Many biomedical research studies use captive animals to model human health and disease. However, a surprising number of studies show that the biological systems of animals living in standard laboratory housing are abnormal. To make animal studies more relevant to human health, the animals should live in the wild or be able to roam free in captive environments that offer a natural range of both positive and negative experiences. Recent technological advances now allow us to study freely roaming animals and we should make use of them.
The funders had no role in study design, data collection and interpretation, or the decision to submit the work for publication.
- Sarah Shailes, eLife, United Kingdom
© 2017, Lahvis
This article is distributed under the terms of the Creative Commons Attribution License permitting unrestricted use and redistribution provided that the original author and source are credited.
Temperature determines the geographical distribution of organisms and affects the outbreak and damage of pests. Insects seasonal polyphenism is a successful strategy adopted by some species to adapt the changeable external environment. Cacopsylla chinensis (Yang & Li) showed two seasonal morphotypes, summer-form and winter-form, with significant differences in morphological characteristics. Low temperature is the key environmental factor to induce its transition from summer-form to winter-form. However, the detailed molecular mechanism remains unknown. Here, we firstly confirmed that low temperature of 10 °C induced the transition from summer-form to winter-form by affecting the cuticle thickness and chitin content. Subsequently, we demonstrated that CcTRPM functions as a temperature receptor to regulate this transition. In addition, miR-252 was identified to mediate the expression of CcTRPM to involve in this morphological transition. Finally, we found CcTre1 and CcCHS1, two rate-limiting enzymes of insect chitin biosyntheis, act as the critical down-stream signal of CcTRPM in mediating this behavioral transition. Taken together, our results revealed that a signal transduction cascade mediates the seasonal polyphenism in C. chinensis. These findings not only lay a solid foundation for fully clarifying the ecological adaptation mechanism of C. chinensis outbreak, but also broaden our understanding about insect polymorphism.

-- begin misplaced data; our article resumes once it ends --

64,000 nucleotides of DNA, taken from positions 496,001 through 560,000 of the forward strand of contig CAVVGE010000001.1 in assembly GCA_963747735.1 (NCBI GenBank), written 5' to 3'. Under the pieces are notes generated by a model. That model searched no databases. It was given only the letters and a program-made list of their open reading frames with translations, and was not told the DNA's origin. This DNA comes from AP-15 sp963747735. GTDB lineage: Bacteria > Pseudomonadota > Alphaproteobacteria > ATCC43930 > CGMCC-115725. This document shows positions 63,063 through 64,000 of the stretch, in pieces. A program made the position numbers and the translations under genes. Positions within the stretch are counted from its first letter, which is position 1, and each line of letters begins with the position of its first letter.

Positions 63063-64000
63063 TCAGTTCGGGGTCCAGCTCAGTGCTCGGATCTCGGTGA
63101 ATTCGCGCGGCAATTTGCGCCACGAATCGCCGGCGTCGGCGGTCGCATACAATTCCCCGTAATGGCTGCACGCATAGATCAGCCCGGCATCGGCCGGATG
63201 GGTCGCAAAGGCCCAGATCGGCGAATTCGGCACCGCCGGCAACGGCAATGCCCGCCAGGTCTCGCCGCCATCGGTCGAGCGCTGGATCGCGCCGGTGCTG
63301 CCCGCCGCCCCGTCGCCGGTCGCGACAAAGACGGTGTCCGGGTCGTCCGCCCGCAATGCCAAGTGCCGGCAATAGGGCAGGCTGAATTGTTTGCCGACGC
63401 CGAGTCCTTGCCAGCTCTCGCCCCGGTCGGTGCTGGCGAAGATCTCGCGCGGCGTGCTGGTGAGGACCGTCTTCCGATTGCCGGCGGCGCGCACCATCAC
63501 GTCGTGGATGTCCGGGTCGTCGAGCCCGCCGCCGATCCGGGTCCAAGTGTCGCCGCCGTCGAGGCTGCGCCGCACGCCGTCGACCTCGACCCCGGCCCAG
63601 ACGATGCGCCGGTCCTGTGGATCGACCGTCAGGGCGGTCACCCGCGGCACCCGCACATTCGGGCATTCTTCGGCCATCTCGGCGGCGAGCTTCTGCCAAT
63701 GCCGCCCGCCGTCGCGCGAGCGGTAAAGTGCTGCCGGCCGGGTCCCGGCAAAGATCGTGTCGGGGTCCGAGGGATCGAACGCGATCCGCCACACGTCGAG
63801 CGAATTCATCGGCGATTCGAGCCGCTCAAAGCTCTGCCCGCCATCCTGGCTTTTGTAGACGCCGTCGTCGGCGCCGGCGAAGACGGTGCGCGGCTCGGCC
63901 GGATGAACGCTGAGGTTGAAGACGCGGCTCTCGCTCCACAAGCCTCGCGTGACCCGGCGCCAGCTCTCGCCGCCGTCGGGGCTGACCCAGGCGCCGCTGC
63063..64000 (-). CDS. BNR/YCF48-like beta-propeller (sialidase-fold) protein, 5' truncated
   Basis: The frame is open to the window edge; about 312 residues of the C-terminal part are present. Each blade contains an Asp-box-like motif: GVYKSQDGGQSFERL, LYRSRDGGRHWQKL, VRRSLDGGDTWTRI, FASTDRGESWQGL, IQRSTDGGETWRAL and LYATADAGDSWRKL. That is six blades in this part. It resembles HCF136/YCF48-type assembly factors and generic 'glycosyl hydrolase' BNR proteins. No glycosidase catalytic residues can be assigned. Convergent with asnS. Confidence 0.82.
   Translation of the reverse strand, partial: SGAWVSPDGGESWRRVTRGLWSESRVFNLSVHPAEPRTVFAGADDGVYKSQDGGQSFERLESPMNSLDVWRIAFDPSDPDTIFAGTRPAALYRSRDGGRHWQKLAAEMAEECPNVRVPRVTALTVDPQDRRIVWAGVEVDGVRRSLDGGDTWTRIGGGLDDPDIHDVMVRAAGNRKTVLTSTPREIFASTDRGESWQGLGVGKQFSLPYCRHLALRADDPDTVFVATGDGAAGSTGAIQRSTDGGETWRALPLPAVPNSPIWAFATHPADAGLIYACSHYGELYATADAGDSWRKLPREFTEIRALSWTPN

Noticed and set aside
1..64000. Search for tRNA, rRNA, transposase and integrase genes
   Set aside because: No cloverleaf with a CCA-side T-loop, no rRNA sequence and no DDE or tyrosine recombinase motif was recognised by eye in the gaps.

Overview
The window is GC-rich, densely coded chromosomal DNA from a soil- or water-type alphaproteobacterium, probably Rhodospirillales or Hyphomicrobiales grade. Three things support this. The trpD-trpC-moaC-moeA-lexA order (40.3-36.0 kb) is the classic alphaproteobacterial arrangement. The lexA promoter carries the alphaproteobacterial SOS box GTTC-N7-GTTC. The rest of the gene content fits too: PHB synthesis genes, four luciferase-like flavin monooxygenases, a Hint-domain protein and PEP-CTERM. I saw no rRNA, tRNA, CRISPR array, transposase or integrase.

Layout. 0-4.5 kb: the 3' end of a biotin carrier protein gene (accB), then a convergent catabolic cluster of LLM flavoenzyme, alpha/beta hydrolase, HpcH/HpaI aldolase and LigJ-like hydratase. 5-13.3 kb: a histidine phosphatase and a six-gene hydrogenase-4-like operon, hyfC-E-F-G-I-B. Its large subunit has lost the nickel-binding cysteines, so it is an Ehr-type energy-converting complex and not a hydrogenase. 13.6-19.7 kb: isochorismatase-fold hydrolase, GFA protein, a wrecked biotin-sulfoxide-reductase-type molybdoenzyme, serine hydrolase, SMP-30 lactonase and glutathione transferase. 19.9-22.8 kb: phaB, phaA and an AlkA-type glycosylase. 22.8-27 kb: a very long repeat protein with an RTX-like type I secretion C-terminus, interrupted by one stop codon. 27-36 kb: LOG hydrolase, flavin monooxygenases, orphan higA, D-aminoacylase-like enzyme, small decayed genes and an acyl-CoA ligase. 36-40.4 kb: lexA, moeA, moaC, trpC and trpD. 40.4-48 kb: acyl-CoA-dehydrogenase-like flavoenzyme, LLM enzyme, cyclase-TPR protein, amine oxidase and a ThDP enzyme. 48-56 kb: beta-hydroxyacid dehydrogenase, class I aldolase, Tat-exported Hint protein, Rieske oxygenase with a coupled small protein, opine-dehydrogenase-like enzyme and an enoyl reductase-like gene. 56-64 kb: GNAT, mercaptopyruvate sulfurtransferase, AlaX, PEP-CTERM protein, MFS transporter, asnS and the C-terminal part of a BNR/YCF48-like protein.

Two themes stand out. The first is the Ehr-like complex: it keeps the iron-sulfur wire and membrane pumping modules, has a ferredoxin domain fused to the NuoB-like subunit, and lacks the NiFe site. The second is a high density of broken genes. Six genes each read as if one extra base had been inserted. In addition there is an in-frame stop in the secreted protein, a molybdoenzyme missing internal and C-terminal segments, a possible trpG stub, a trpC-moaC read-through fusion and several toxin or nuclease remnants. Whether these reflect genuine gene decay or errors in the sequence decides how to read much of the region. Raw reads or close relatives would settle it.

As the Arctic continues to warm, woody shrubs are expected to expand northward. This process, known as ‘shrubification,’ has important implications for regional biodiversity, food web structure, and high-latitude temperature amplification. While the future rate of shrubification remains poorly constrained, past records of plant immigration to newly deglaciated landscapes in the Arctic may serve as useful analogs. We provide one new postglacial Holocene sedimentary ancient DNA (sedaDNA) record of vascular plants from Iceland and place a second Iceland postglacial sedaDNA record on an improved geochronology; both show Salicaceae present shortly after deglaciation, whereas Betulaceae first appears more than 1000 y later. We find a similar pattern of delayed Betulaceae colonization in eight previously published postglacial sedaDNA records from across the glaciated circum North Atlantic. In nearly all cases, we find that Salicaceae colonizes earlier than Betulaceae and that Betulaceae colonization is increasingly delayed for locations farther from glacial-age woody plant refugia. These trends in Salicaceae and Betulaceae colonization are consistent with the plant families’ environmental tolerances, species diversity, reproductive strategies, seed sizes, and soil preferences. As these reconstructions capture the efficiency of postglacial vascular plant migration during a past period of high-latitude warming, a similarly slow response of some woody shrubs to current warming in glaciated regions, and possibly non-glaciated tundra, may delay Arctic shrubification and future changes in the structure of tundra ecosystems and temperature amplification.